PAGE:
Lean on me: Student’s suicide prompts newly-formed support network for kids at Pateros High School | Columbia Basin

PATEROS – The void left behind by a beloved Pateros High School student who took his own life was sensed and seen throughout the school district this past year. However, determination by district staff and a group of courageous students who knew and loved the departed young man banded together to produce an emotional lifeline for those afflicted by an ailing mind. What materialized from it all? Hope Squad.

Based out of Provo, Utah, Hope Squad was formed in 1998 after a rash of student suicides in the Provo School District. Founded by a principal in the Provo School District, Hope Squad’s impact is now well beyond the region it was founded in and is now in several schools throughout north central Washington, including Pateros High School.

“It was amazing for us because it gave us something to do with our grief,” said Pateros School District Psychologist Holly Weston. “It brought all the kids together….”

Weston says the late student was a talented wrestler who made it to the state tournament with support of the community and fellow students, K-12, behind him.

In the ensuing months after the student’s death, a Hope Squad at Pateros High School was formed. Hope Squads are group support systems that prevent suicide through public awareness and education, reduce stigma, and serve as a resource to those touched by suicide.

“We had to talk about some hard things,” Weston said. “We talked about things to look for in peers and some kids feel like they had missed things with their friend and so, we really have to be careful and this is not about ‘you know you did wrong’ this is about ‘we didn’ t know and now we do better.’”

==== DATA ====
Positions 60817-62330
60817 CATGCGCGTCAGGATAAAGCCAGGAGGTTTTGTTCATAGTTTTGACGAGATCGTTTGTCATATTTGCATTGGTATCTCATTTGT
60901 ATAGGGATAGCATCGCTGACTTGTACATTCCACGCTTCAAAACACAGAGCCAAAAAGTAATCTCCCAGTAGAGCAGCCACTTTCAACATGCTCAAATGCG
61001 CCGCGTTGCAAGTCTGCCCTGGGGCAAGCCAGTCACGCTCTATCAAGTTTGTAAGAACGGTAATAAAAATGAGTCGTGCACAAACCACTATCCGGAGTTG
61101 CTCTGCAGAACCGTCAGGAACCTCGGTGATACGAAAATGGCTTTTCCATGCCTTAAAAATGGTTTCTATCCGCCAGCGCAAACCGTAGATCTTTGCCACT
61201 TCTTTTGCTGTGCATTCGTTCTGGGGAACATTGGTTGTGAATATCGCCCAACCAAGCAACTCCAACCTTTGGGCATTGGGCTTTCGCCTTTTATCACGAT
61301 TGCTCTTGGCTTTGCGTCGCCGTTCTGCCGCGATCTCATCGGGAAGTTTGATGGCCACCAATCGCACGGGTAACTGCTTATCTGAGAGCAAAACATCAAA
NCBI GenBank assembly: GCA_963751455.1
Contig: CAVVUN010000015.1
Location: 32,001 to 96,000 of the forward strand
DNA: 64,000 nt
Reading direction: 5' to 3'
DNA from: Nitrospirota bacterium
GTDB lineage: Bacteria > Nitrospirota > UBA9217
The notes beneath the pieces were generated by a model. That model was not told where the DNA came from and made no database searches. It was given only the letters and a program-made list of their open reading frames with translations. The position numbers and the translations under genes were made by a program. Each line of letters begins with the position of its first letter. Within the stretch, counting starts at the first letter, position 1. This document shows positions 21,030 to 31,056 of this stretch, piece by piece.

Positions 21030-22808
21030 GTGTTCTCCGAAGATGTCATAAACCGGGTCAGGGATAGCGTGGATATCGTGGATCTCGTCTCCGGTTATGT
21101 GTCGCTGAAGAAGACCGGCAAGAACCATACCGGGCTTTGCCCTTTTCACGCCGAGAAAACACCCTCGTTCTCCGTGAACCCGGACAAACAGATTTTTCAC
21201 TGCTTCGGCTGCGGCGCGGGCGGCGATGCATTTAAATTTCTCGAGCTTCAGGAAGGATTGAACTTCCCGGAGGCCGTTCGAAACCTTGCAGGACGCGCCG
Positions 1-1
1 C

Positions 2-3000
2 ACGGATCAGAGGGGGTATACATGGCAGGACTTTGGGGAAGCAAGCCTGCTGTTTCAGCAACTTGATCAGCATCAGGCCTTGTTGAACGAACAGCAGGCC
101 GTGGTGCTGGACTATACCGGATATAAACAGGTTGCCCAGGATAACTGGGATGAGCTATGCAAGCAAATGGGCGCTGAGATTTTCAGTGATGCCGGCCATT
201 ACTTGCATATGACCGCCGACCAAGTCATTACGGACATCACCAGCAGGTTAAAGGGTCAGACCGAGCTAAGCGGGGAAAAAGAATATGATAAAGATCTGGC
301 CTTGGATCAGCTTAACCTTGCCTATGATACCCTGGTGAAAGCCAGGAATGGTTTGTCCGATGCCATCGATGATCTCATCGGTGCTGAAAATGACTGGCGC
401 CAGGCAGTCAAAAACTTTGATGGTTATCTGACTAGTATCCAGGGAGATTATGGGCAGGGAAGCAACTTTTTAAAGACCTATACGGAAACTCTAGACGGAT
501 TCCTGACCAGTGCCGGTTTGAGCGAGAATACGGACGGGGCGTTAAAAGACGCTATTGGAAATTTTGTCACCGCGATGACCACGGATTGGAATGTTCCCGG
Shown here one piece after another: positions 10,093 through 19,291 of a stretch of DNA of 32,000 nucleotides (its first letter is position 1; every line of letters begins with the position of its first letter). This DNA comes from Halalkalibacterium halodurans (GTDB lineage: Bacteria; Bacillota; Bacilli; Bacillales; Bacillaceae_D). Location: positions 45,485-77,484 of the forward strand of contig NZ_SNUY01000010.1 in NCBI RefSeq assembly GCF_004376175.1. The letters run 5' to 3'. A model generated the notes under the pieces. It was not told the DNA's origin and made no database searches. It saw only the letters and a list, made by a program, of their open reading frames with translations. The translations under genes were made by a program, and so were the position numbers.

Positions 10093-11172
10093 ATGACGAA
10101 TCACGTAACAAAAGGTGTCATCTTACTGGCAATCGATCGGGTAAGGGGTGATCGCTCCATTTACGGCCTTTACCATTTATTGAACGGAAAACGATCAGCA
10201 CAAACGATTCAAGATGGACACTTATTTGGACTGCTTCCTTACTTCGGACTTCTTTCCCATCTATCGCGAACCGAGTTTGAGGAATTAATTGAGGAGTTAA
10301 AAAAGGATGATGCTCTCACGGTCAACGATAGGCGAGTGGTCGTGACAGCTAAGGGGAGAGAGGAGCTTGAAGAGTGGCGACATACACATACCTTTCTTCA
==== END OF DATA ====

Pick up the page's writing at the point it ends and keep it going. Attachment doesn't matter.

Harveen Gill is a senior at Pateros High School and is a member of the Hope Squad.

“Hope gives me a chance to live on with life. Just the word itself gives so much meaning to my life. I’ve had a lot of situations in life regarding not just suicide, loneliness, sadness and stress and all that stuff from family, school, life, and hope is something gave me a chance to live my life on. With the kids that are in the Hope Squad program, they give me a chance to smile; I go in everyday… this is what I live for. I have my family, I have my friends, everything. It made a really huge impact after this program started.”

Kinden Hook is a ninth grader at Pateros High School and a member of Hope Squad who was tragically subjected to suicide twice in his own family. Hook’s brother took his own life when Kinden was three and his sister committed suicide when he was 11.

“I really had to live with the stigma of being like ‘that family,’ you know. I just really felt like there shouldn’t be that stigma and I’ve always wanted to do something like that, but didn’t really know how and so I really thought the Hope Squad would be that perfect opportunity,” Hook explained. “No one really knows why that person had done what they had, but then Hope Squad brings us light to it. It’s giving trust in other people and tools to see how people behave and what that means for them. Knowing that there is someone or something out there that is going through the same thing as you but has made it through. Seeing someone who’s lived through that and knowing that you can do that yourself.”

School staff say the kids from the late student’s class came up with the idea to form Hope Squad and now take pride in helping kids having a difficult time.

“It takes a community to raise a child, but it takes a community to save one,” Weston added.

In addition to Pateros High School, there are Hope Squads at Pioneer Middle School in Wenatchee and Wahluke High School in Mattawa.

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